Enter the world of Jacob’s Pillow founder Ted Shawn and visionary modern dancer Ruth St. Denis. Over 350 objects from the Jacob’s Pillow Archives, including bejeweled and embroidered costumes pulled from the antique touring trunks, photographs, props, backdrops, and original artworks offer a glimpse into the early careers of this pioneering couple. The Denishawn Company, founded by Shawn and St. Denis in 1914, ushered in a new era of modern American dance. Breaking with European traditions, their choreography connected the physical and spiritual, often drawing from ancient, indigenous, and international sources. The exhibition covers the first three decades of the twentieth century charting the movements of St. Denis and Shawn from Los Angeles to Asia to Becket, Massachusetts. Ruth St. Denis and Ted Shawn transformed dance in America.
Borrowing from a variety of influences percolating through elite culture including Theosophy, the Occult, and Orientalism with specific interests in Buddhism and Hinduism, the two forged new territory in international dance after founding Denishawn, a dance school and performing company in 1915. Denishawn made contributions to what would become a recognizably modern and American style of movement by discarding traditions of European ballet.
St. Denis’s and Shawn’s appropriation of non-Western and indigenous forms of movement was a search, in their eyes, for more “authentic” modes of self-expression than what many of their peers in their predominantly white and upper class circles believed existed in the industrialized West. However, it is not possible to separate Shawn’s Native American works from the continued marginalization of indigenous peoples in the United States and globally. Similarly, St. Denis darkening her skin with makeup to appear Southeast Asian can be interpreted as cultural imperialism that brings to the fore white performers’ privilege–then and now–to adopt at will the identities of people of color.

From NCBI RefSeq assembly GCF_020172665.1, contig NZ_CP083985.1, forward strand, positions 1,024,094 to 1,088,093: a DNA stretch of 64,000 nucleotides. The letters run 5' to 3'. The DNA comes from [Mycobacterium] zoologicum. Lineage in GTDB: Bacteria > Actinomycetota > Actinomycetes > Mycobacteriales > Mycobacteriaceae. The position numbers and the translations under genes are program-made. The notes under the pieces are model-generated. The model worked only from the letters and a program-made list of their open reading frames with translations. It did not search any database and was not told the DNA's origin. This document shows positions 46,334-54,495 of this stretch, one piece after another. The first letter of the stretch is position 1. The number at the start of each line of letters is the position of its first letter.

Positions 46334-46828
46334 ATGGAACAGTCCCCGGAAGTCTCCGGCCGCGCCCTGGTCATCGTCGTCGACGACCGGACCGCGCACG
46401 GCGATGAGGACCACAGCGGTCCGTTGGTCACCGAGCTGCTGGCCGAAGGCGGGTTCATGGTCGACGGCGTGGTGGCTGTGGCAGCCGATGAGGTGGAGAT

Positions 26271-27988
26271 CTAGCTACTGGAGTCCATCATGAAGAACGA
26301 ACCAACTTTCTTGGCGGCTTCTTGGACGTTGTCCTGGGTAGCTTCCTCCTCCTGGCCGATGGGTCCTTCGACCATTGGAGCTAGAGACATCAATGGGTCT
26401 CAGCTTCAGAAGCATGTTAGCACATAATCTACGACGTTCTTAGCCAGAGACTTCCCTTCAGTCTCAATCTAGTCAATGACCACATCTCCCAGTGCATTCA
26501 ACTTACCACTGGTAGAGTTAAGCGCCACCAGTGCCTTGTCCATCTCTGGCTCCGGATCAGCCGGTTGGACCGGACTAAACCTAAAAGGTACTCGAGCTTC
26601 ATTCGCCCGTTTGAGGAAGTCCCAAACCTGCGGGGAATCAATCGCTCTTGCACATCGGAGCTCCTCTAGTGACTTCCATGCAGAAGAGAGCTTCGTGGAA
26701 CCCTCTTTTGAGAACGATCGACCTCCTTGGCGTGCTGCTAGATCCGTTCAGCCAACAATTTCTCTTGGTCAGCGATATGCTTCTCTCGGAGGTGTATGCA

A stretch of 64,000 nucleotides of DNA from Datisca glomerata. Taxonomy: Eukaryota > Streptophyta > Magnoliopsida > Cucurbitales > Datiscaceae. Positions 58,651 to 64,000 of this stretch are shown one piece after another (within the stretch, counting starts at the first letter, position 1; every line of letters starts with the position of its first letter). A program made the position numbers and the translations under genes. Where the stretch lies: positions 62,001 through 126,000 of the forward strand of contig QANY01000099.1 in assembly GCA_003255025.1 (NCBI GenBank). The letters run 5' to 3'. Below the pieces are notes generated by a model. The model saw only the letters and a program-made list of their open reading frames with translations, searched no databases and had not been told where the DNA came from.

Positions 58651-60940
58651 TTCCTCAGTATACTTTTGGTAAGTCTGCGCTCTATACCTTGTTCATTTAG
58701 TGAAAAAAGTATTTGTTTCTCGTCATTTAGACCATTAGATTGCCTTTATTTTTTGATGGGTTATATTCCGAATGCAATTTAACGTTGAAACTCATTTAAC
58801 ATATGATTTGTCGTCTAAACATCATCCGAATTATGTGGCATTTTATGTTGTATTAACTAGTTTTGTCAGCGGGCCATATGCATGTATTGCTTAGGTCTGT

After separating from St. Denis in 1930, Ted Shawn purchased a rundown farm in the
Berkshires known as Jacob’s Pillow. There he laid the groundwork for his revolutionary
company of Men Dancers and the now internationally-renowned dance festival. Shawn’s
choreography placed men, rather than women, as the dominant bodies in dance, and provided
insights into discourses of masculinity and queerness in early twentieth century America.
WCMA and Jacob’s Pillow are jointly undertaking a project to conserve, research, and fully catalogue these archival materials. The elaborate costumes of St. Denis, Denishawn, and the Men Dancers, some of which date to the early 1900s, are emerging from the original company touring trunks for the first time in decades.
MASS MoCA: Allison Janae Hamilton exhibition “Pitch”
Allison Janae Hamilton’s work, including photographs, videos, sculptures, and installations, is influenced by the sights and sounds of the southern landscape. Sustainability and the future of this verdant, balmy environment — and the environment at large — are significant themes in her practice. A mix of personal realities and epic narratives, the artist’s rich vision of the rural landscape is a lens through which she explores the intersection of agricultural, environmental, and social histories that continue to inform the present.